Just a statistics update: 66876 website visits in 2019! 84435 different pages visited within the website!
Well I had the malware cleaned off my server and the site is back up and running behind a better firewall at Sucuri! This is the test post to make sure all the functions are working correctly.
I haven’t had too much to post lately as I’m just in savings mode for the Hartzell propeller. I have just been keeping the battery charged intermittently and updating the database on the Dynon.
Today I received an email from my website host, SiteGround, that my site had a piece of malware code on it that showed up sometime this week. So shut down the site to prevent any damage and allow me to remove the code. Apparently a lot of emails were generated from my site, I’m not sure who or where they went, but it created a red flag to the host. Luckily it was a small code and looks like it came in from and outdated contact form plugin on my WordPress site. Thats all fixed now and a new firewall has been installed to help prevent this in the future. If any of my subscribers received an email from my site that was not due to a new blog post please delete and do not click on any links. My apologies for any issues it may have cost you!
I did pull the RV out of the hangar to clean and sweep the floor from all the winter dust. While it was out I snapped a few photos for you to enjoy…yes those are shoes under the left wing! My son and new private pilot, Chandler, is sitting in the RV making engine noises.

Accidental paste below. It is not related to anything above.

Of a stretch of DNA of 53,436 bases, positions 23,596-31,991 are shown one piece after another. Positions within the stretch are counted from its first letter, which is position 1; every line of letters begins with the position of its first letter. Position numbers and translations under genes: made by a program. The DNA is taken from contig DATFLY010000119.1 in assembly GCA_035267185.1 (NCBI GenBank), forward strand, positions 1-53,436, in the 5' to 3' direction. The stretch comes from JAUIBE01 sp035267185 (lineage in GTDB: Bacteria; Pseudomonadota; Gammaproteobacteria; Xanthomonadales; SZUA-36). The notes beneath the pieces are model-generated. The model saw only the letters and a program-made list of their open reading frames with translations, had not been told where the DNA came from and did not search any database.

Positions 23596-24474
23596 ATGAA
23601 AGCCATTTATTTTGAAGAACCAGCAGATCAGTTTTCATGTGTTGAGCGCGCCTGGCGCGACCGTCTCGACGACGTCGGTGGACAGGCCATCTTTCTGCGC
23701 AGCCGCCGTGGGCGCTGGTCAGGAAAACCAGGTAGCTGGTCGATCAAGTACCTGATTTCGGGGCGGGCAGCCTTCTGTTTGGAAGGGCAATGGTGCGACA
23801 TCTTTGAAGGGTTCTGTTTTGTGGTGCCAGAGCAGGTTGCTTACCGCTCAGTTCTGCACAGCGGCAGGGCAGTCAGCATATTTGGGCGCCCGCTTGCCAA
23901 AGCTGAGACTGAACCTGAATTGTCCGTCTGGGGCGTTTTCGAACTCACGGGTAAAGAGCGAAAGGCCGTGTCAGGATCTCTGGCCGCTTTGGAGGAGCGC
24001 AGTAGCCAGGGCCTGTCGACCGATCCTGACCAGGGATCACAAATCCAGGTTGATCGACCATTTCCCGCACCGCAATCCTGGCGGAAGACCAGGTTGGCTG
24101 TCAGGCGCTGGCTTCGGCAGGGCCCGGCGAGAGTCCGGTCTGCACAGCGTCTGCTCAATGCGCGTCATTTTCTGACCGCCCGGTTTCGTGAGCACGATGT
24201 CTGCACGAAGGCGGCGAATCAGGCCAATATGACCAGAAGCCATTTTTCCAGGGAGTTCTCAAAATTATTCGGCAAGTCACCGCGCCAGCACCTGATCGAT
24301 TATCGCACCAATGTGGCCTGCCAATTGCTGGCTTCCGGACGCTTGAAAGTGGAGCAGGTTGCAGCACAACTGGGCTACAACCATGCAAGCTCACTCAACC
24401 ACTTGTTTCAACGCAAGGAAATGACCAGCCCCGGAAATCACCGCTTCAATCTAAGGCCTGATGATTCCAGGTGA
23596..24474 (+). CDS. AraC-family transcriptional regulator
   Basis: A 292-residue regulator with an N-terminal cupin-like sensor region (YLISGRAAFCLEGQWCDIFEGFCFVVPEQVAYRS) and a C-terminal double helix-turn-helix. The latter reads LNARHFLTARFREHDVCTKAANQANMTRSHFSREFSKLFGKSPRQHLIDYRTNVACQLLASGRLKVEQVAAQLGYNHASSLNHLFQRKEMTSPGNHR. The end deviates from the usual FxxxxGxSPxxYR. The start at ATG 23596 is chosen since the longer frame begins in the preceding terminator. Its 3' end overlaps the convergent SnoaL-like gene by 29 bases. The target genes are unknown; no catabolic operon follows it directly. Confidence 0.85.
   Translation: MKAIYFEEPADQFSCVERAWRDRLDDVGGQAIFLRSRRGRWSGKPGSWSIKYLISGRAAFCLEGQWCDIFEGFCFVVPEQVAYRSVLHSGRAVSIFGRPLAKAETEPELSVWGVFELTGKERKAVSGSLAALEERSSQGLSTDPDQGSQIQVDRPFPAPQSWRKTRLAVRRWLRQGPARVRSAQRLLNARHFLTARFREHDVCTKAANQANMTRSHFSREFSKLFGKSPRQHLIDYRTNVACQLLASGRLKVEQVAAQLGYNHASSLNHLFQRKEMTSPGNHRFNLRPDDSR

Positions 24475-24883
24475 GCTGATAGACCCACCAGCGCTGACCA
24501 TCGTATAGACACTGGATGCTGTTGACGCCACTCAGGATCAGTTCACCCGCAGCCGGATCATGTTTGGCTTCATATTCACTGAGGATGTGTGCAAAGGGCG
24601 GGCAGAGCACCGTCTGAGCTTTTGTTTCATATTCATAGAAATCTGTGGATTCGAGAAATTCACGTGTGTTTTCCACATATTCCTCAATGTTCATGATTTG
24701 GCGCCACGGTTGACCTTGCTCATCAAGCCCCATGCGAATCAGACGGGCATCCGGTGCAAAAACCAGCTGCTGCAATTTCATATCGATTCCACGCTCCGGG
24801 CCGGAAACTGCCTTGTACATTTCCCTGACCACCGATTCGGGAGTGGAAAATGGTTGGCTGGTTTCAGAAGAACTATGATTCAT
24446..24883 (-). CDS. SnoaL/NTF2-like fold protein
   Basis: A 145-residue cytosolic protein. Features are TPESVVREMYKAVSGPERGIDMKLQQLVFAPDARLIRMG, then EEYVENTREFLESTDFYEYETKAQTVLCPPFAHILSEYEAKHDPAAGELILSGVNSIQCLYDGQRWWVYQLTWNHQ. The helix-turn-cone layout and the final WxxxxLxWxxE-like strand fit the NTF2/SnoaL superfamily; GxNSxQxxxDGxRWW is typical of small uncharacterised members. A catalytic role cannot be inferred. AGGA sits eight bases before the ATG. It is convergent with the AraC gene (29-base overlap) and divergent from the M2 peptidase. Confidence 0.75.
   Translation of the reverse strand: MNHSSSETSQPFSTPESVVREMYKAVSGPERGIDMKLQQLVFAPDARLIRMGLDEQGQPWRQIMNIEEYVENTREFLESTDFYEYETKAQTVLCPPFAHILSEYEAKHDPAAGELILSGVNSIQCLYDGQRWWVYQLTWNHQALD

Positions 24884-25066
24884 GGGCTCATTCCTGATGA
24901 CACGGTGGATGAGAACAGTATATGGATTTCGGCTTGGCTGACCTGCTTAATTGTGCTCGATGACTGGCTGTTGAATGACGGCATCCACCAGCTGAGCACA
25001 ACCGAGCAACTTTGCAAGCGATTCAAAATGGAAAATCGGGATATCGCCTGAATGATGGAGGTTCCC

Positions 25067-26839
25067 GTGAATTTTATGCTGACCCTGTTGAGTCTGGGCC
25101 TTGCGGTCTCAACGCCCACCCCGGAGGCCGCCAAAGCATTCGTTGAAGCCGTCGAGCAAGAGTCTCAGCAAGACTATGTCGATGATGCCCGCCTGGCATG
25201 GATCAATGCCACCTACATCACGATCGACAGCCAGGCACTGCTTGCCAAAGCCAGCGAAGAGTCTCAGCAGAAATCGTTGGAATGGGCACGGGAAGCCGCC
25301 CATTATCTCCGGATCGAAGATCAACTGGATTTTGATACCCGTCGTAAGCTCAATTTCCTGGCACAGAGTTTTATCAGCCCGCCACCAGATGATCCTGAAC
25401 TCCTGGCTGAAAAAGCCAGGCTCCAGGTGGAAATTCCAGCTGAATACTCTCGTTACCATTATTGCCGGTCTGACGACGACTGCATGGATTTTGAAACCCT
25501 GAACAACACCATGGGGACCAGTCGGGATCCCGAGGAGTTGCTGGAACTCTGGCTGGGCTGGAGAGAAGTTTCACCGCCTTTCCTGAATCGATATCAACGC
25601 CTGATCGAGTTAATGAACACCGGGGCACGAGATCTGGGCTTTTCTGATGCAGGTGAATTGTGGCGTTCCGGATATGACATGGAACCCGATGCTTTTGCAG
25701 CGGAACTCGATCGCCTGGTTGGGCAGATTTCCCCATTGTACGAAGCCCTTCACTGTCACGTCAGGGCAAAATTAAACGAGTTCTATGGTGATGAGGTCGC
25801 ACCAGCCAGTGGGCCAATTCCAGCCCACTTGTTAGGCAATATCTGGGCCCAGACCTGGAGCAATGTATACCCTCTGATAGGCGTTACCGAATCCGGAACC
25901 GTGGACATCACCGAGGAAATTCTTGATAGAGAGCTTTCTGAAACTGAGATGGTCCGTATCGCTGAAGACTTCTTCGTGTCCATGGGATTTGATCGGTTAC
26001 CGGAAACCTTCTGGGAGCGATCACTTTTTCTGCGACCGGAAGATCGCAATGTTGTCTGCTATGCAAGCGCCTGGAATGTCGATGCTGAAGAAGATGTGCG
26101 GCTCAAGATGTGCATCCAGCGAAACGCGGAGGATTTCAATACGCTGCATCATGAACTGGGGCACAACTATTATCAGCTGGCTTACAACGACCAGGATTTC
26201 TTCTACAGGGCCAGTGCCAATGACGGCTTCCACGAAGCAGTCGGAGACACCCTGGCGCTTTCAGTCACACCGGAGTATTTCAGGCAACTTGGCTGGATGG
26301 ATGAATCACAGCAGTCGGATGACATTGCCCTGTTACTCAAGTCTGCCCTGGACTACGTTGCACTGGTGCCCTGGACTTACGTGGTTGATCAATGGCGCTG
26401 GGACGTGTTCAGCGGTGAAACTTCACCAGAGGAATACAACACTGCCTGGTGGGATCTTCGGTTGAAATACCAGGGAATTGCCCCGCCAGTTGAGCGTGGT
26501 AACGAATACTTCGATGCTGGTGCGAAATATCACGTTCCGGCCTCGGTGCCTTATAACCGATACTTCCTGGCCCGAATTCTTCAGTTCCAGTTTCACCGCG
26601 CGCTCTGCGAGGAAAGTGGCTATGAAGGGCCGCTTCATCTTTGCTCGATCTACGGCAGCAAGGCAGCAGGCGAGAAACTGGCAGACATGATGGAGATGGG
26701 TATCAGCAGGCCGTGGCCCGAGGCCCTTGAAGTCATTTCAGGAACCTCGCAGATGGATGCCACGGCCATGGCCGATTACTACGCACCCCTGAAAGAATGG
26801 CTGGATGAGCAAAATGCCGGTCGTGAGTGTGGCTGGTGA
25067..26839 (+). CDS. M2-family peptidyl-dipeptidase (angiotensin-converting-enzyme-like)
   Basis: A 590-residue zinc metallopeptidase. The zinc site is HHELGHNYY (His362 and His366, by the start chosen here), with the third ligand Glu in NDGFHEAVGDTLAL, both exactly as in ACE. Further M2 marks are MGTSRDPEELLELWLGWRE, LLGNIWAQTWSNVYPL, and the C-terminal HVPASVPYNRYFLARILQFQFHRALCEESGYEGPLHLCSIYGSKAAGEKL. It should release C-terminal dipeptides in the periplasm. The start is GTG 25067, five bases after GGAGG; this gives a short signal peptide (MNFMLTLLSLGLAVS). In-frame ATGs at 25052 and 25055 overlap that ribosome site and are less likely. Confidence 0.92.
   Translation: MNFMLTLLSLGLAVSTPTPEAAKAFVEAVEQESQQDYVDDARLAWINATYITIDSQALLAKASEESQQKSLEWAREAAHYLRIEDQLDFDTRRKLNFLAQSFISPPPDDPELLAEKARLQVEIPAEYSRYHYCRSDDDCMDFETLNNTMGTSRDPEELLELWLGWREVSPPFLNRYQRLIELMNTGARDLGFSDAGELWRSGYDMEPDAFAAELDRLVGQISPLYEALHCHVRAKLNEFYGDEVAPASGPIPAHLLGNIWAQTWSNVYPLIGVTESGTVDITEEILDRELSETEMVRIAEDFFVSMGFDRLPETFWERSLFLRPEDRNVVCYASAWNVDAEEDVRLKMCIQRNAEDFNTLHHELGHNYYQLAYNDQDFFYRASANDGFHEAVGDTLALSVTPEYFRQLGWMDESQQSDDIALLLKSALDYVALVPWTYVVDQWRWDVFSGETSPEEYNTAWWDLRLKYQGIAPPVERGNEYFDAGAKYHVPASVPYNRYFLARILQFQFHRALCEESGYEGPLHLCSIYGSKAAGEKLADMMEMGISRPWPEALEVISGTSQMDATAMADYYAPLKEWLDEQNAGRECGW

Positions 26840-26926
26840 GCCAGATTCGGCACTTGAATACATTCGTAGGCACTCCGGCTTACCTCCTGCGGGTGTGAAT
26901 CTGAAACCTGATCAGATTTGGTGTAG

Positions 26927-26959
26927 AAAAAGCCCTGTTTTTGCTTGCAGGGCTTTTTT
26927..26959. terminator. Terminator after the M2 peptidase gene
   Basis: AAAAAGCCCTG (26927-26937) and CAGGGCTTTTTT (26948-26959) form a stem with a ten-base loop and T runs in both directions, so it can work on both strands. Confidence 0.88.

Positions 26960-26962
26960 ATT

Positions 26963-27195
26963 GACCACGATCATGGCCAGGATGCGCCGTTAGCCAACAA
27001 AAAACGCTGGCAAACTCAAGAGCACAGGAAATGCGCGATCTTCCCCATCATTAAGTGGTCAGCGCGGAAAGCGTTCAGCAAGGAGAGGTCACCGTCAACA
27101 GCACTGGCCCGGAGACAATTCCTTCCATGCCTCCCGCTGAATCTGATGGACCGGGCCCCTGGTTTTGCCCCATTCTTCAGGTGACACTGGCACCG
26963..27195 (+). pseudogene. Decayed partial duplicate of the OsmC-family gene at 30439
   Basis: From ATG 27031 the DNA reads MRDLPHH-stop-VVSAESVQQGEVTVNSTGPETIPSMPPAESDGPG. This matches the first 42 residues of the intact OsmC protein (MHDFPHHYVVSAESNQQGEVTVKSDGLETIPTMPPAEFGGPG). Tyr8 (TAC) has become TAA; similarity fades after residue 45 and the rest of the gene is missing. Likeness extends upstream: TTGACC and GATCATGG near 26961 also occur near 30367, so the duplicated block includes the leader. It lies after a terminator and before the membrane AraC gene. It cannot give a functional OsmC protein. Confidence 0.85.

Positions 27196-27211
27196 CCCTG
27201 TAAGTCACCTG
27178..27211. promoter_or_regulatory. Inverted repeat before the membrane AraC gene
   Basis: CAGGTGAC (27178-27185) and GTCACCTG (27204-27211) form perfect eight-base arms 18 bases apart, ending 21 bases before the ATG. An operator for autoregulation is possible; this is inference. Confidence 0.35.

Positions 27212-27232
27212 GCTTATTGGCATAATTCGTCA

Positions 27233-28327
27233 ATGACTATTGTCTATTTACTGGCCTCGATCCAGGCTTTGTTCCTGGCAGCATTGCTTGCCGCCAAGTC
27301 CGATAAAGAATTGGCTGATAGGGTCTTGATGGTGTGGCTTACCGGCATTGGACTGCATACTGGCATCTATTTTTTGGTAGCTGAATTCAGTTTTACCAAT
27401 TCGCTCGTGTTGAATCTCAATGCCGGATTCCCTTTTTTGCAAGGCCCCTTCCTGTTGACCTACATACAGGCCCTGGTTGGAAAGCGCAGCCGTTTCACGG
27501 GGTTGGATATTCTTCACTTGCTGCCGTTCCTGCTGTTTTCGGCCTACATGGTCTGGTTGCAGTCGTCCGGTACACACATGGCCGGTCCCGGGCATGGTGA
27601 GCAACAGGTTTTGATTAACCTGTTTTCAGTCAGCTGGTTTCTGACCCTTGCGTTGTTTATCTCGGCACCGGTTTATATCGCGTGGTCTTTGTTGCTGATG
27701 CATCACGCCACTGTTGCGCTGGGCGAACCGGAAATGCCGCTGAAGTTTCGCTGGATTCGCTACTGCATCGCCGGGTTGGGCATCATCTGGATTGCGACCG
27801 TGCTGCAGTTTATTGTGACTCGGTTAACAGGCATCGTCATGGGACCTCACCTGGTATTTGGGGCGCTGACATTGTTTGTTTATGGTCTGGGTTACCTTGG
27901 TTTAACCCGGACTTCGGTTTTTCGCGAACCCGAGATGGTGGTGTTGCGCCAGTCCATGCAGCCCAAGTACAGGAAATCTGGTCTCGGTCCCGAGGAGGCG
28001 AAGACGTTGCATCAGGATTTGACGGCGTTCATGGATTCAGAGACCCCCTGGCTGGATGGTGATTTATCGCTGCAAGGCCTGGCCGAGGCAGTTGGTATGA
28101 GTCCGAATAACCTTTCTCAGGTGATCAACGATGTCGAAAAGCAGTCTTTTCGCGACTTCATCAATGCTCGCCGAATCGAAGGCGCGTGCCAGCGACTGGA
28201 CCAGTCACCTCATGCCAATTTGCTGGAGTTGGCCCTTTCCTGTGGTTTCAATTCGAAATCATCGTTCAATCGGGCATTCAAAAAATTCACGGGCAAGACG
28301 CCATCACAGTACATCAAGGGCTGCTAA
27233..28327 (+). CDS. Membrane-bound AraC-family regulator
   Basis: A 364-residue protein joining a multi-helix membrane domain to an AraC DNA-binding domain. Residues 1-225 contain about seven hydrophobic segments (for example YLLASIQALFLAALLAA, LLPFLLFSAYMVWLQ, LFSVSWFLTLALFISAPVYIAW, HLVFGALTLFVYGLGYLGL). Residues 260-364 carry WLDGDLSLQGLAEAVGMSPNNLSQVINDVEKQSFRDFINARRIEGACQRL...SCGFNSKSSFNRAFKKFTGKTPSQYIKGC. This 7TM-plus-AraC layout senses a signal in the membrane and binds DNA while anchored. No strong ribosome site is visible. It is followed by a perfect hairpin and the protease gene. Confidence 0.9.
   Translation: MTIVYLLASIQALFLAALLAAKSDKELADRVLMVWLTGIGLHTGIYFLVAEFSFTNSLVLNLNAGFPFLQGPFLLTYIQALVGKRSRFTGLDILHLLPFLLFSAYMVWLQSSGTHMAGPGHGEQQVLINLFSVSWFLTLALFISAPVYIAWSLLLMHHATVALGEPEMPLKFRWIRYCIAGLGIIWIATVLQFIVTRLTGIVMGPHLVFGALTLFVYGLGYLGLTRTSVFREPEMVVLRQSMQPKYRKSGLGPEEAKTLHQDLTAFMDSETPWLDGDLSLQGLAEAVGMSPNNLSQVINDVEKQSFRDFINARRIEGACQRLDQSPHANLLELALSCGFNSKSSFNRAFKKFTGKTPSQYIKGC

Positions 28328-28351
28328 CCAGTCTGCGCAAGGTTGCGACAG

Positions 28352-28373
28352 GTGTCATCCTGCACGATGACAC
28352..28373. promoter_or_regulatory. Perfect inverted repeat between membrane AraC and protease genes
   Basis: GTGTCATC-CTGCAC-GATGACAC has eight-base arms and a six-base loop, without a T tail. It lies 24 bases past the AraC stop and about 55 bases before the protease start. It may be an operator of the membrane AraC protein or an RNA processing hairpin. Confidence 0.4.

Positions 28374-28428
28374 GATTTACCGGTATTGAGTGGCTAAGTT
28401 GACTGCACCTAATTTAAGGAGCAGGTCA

I started the process of removing the wings for moving the RV to the new home. I started with the left wing as that poses the hardest removal of the close tolerance bolts due to the fuel valve and lines that are on that side. I first removed the fuel valve and moved as many of the lines out of the way. Then I started with the lower large bolts. I used a rag to protect the skin and used the flush set to back the bolts out as far as they would go. I then worked one at a time using my 7/16″ drift pin(a hardware bought 7/16″ bolt with the threads ground down smooth) to drive the bolt all the way. This way the pin replaces the bolt and still provides temporary support. I found the need to use several tools to get the bolt backed out enough so that the drift pin could be inserted. I had a air chisel set that had a point on the end and this worked well. I just had to go slow and be careful so I didn’t slip and damage the center section. Once I had enough of the bolt pushed through I could inset the pin and drive the bolt out with the flush set. It took me almost 3.5 hours to get all four of the large bolts and all four of the smaller bolts out. It wasn’t a particular hard task except for how tight it is in that area. I took an long break and then started on the right wing using the same process. All of the bolts look good and had no burrs or damage. I will use new wing bolts and nuts when I put the wings back on per the advice from Vans. With the help of my son we spent the day moving the rest of my tools and the fuselage/wings from the hangar up to our new home. The drive takes about an hour normally but I drive slower with the trailer and parts. It took two trips but we got it all done without any issues. I have a lot of honey-do’s to take care of in the new home as well as the big task of organizing and setting up the new hangar space. Once that’s done I can start the process of putting the wings back on and getting back to building.